I don't know how many of you have heard of Momofuku Milk Bar but it's one of the most genius places in the world. It's not a kosher place, but it's a bakeryish kind of place in Manhattan (and Toronto). Christina Tosi is the brains behind it all. With the revolutionary idea to put milk powder in her products, she has created a cult-like following that has people from around the world flocking at her doorstep. Her amazing creations range from Cereal Milk Ice Cream to Compost Cookies with miles of delicious innovation in between.
I would never have known what I was missing, and worse than that never would have added this recipe into my monthly cookie round up had it not been one of those late night-scroll-through-the-internet-instead-of-sleeping kind of searches. I magically found these cookies and, though I'm not sure what possessed me to try them, I put it on my ever growing to do list.
The truth is I'm pretty shallow when it comes to food. I'm one of those people who believes you eat with your eyes first. It's always super important to me to wipe the plate, arrange artfully, and sprinkle something green and necessary on my food (herbs or spices). I know I'm not the only one. The entire basis of Instagram is eating with your eyes. Until they invent Instagram smell you are all guilty of judging books by their covers! So ha!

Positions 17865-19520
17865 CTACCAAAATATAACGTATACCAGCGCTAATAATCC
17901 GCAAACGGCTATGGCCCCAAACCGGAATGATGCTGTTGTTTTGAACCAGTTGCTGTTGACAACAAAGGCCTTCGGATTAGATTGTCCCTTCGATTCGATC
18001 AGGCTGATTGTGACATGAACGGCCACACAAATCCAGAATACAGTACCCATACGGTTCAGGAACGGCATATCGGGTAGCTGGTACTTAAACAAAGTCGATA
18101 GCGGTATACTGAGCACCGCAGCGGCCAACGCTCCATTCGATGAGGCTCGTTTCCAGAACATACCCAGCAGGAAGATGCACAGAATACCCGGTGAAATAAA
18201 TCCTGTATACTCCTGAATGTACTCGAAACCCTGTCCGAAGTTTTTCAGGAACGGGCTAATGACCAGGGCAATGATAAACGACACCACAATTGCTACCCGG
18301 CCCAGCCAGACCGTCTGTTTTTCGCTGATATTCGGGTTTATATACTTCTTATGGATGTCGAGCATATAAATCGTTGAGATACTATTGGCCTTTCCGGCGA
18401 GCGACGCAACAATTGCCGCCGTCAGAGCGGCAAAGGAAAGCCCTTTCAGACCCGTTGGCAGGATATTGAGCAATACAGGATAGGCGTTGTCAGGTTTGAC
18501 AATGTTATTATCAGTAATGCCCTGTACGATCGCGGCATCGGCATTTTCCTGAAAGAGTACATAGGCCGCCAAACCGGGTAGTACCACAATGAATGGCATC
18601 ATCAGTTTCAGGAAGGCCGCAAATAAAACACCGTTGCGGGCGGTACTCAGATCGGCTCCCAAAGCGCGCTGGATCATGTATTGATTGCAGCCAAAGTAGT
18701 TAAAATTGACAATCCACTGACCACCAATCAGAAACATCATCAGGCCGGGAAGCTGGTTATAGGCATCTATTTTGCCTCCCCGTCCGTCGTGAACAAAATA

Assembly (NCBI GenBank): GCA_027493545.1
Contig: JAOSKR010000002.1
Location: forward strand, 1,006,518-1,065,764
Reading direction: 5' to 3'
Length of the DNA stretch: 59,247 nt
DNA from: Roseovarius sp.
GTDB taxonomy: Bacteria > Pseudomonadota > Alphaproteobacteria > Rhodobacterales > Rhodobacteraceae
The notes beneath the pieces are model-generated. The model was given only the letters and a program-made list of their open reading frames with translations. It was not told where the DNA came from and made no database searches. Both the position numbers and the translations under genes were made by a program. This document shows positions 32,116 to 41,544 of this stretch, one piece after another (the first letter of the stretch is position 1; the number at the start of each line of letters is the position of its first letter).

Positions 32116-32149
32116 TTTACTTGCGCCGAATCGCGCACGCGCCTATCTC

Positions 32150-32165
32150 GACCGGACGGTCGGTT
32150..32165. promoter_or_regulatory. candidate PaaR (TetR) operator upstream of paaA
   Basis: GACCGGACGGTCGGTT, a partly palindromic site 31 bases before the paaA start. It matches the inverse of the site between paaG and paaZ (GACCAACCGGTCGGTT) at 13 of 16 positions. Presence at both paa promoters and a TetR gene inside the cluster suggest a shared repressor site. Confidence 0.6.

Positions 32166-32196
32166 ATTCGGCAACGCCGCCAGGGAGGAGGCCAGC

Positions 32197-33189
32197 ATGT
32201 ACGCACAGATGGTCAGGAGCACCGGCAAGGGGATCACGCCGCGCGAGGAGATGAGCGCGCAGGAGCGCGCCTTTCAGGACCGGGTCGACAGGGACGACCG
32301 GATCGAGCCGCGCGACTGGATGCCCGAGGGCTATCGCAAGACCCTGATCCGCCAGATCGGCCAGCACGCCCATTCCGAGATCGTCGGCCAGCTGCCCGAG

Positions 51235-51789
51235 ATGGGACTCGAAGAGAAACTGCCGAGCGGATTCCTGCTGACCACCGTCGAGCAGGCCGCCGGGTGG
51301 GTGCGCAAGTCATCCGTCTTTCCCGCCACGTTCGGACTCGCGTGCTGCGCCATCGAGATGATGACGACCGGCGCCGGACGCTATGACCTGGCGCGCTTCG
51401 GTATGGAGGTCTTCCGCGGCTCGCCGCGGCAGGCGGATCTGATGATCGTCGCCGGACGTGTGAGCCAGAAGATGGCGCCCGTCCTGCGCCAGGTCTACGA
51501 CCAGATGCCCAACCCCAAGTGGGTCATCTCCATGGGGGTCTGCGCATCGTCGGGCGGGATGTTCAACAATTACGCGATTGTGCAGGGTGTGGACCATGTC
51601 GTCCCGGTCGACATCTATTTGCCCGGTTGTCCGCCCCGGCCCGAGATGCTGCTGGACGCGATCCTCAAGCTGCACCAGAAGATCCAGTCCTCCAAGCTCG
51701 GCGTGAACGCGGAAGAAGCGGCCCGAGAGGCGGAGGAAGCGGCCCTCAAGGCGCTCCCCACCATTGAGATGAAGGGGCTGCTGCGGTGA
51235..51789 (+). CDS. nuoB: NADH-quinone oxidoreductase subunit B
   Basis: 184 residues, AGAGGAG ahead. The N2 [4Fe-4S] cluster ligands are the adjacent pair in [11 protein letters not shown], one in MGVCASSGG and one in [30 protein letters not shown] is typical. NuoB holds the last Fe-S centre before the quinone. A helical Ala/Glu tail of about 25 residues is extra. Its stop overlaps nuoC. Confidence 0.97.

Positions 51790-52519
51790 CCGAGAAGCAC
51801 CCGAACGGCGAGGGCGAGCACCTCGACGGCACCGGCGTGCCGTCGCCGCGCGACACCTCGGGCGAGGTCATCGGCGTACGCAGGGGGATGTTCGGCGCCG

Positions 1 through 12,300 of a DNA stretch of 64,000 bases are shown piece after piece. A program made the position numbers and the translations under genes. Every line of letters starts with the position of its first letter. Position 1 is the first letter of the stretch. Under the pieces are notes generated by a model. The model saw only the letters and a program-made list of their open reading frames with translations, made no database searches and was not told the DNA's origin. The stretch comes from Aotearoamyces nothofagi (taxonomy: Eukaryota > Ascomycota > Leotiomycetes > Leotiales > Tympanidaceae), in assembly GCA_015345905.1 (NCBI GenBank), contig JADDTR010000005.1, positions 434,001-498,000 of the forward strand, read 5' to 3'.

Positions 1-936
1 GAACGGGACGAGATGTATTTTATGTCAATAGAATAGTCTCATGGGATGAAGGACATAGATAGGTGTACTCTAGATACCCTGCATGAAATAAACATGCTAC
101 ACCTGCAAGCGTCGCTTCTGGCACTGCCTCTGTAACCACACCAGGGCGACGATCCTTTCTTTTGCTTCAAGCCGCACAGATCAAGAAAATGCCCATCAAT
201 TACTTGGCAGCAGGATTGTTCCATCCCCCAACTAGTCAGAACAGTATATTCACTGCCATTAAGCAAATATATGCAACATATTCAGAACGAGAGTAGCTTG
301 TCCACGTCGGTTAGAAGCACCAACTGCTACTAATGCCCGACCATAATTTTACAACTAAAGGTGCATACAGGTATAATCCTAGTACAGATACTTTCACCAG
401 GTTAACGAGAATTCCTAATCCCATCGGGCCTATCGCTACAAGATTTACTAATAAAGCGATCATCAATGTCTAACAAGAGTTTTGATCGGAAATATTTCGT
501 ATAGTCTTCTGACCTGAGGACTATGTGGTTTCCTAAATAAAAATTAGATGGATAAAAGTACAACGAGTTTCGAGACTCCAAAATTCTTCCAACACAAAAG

The crazy part is, it's such a big part of human nature to "eat with the eyes" that food photographers actually have a challenge creating the vision our mind expects to see in a photograph. In reality, milk isn't pure white and thick and maple syrup isn't super drippy and golden colored when it's poured. Food photographers actually have to replace milk with Elmer's glue and maple syrup with motor oil to create the image we want to see so that we want to buy or make that product. It's a waste of a perfectly good pancake in my opinion.
The point of all of this is that these cookies, as crazy delicious as they are, are ugly. Butt ugly! the first time I made them the house smelled unreal! My entire building had this heavenly aroma of butter and caramelized sugar and I couldn't wait to try these cookies!!! Until I saw them. They were these flat puddles of brown almost burnt looking messes. ugh! I was tempted to chuck them but the smell convinced me otherwise. I kept them but didn't try them. I sent them to my sister (who sick at the time) as a get well present. (Ya, I'm evil like that.)
The next day, I got report back from my family, "What were those amazing cookies and when could we get more?" As shocked as I was, I decided I should at least try the cookie and see what the hype was about. I did. I nearly died.
My favorite cookie texture isn't usually crispy but the crunch of this cookie was both delicate and hearty at the same time. The flavor, don't get me started on the flavor. The carmel-malted milk-with-a-hint-of-chocolate flavor is unreal! It's like all I want to do is put these cookies on top of and into everything I've ever made.
For a while I would walk around with bags of these cookies in my purse and share them with friends. I loved watching their faces as they bit into this unassuming cookie and their eyes would go wide with surprise. One friend told me she loved that they were so ugly because that way no one even asked for one and she didn't have to share it, until someone tasted it.